“The man who reads nothing at all is better educated than the man who reads nothing but newspapers.” He did not consider being president one of the top three achievements of his life. He helped restock the Library of Congress after it was burned with 6,487 of his own books! As an early archeologist, he attempted to build a skeleton of a mastodon in the White House. Although he was a gifted writer – helping write the US Constitution – he was not a good public speaker. He is Thomas Jefferson, the third President of the United States of America (March 4, 1801–March 4, 1809)! He is a Virginian by birthright and was born on April 13*, 1743, at Shadwell Plantation, Goochland County, Virginia, as the third child of Peter and Jane (Randolph) Jefferson.
Little is known of Jefferson’s youth. Education is the only surviving recollection of the life of young Thomas Jefferson. Peter Jefferson, Thomas’ father, cherished education. Peter was a self-educated man; a vociferous reader who saw that Thomas had the formal education that he never had. This belief required Thomas to spend a great deal of time away from Shadwell during his early years being formally educated. This experience appears to have created conflict for Thomas, not with his father, Peter, but with contemporary religious thought of the time.
Thomas married Martha Wayles Skelton, his third cousin, on January 1, 1772. Martha, a widow, shared her husband’s passion for reading and was a skilled pianist, who often had Thomas accompany her on the violin or cello. Martha was able to manage the large house and together the couple had six children, two of which survived into adulthood. Sadly, Martha died on September 6, 1782, leaving Thomas grief-stricken. Thomas fulfilled his deathbed promise to Martha and never remarried. However, DNA evidence indicates that Thomas had an affair with one of his slaves, Sally Hemings, and fathered her children.
As Americans, we see our third President as the author of the Declaration of Independence, the Louisiana Purchase, the Lewis and Clark expedition, the formation and construction of the United States Military Academy at West Point, New York; Native American Policy, relocating American Indians west of the Mississippi River; and signer of the Act Prohibiting the Import of Slaves on Mach 7, 1807, which abolished the slave trade in the United States beginning January 1, 1808.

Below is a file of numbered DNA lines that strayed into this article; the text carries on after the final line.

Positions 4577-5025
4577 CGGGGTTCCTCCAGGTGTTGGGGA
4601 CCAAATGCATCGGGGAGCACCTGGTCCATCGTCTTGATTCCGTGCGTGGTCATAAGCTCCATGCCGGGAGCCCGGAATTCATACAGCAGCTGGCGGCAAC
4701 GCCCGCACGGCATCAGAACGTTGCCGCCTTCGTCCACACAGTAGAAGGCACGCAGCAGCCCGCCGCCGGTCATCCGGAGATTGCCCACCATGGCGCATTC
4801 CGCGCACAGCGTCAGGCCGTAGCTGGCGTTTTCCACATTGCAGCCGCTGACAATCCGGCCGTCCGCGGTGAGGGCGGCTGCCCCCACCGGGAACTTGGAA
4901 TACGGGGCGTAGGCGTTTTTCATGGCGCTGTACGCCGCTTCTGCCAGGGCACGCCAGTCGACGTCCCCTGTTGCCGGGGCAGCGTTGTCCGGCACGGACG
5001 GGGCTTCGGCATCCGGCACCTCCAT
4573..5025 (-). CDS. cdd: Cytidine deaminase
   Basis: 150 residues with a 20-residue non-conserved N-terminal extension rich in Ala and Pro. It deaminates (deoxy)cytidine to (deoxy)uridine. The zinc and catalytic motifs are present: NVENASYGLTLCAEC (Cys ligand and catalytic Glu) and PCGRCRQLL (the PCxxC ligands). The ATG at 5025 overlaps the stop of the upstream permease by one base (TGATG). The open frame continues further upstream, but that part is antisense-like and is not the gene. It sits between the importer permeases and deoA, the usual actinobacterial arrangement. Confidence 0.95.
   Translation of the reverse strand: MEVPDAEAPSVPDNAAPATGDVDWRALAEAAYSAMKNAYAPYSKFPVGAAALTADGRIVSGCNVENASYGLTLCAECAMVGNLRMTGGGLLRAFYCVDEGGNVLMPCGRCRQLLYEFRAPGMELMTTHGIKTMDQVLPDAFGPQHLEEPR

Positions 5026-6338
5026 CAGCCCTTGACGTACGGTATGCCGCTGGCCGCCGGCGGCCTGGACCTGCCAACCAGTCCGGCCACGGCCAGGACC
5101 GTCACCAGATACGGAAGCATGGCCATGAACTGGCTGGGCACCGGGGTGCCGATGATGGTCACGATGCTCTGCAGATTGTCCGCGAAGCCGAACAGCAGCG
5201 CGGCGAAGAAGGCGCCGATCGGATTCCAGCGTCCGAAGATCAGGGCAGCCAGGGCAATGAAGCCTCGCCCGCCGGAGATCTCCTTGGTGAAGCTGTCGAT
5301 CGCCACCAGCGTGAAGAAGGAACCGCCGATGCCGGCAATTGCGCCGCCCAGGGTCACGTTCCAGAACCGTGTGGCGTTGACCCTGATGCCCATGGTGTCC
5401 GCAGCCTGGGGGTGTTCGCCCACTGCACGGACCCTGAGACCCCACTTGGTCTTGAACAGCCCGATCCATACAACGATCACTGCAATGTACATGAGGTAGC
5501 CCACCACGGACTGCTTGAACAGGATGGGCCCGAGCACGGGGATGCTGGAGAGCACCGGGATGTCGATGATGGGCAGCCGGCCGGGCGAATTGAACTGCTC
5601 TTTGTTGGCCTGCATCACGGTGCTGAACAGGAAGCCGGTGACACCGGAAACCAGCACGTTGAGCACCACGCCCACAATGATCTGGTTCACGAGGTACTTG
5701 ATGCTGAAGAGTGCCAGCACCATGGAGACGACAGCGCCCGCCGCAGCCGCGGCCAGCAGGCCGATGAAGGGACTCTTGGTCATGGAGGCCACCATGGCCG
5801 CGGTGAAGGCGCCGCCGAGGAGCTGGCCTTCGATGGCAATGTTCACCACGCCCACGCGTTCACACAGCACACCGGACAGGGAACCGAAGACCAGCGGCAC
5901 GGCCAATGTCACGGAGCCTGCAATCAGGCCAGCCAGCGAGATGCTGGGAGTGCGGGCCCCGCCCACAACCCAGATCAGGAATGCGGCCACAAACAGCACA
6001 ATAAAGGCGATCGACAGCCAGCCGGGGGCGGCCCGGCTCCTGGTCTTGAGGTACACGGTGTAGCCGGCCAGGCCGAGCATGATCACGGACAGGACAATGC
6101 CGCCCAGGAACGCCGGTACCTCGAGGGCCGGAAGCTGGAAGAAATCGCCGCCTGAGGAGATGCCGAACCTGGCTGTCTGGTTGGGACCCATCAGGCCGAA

Jefferson’s view of himself can best be seen through the home he designed, built, and loved throughout his lifetime in central Virginia’s Albemarle County: Monticello. He was a student of architecture, law, and horticulture. He maintained journals concerning the happenings of nature at Monticello. He was conflicted by religious leaders and sought to understand liberty, freedom, and independence. He saw himself as a man of the world seeking knowledge with unbridled passion. His passion for education led him to found the University of Virginia in Charlottesville, Virginia. It appears to this outsider looking in – Thomas Jefferson enjoyed observing and contemplating upon his observations. Jefferson himself expressed what he valued most in the simple concise statement he wrote for his gravestone:
“Here was buried Thomas Jefferson Author of the Declaration of Independence, of the Statutes of Virginia for religious freedom, Father of the University of Virginia, because of these, as testimonials, that I have lived, I wish the most to be remembered.”
Jefferson’s grave marker expressed what he valued most in life: freedom for all mankind to choose their path in life, freedom to practice individual faith or lack thereof, and the ongoing quest for understanding. It fails to mention that he was President of the United States. Maybe Mr. Jefferson came to know; to understand that genuine freedom is more important than government to establish a great nation filled with people, like our third President, seeking to be the best they can be making a better life for all who share in liberty. His epitaph echoes the values of the country he helped found over 200 years ago. Thomas Jefferson died at his beloved Virginia home, Monticello, on July 4, 1826. He was 83 years old.
Happy Birthday Mr. President!
*Some historians claim his birthdate to be April 12, 1843.
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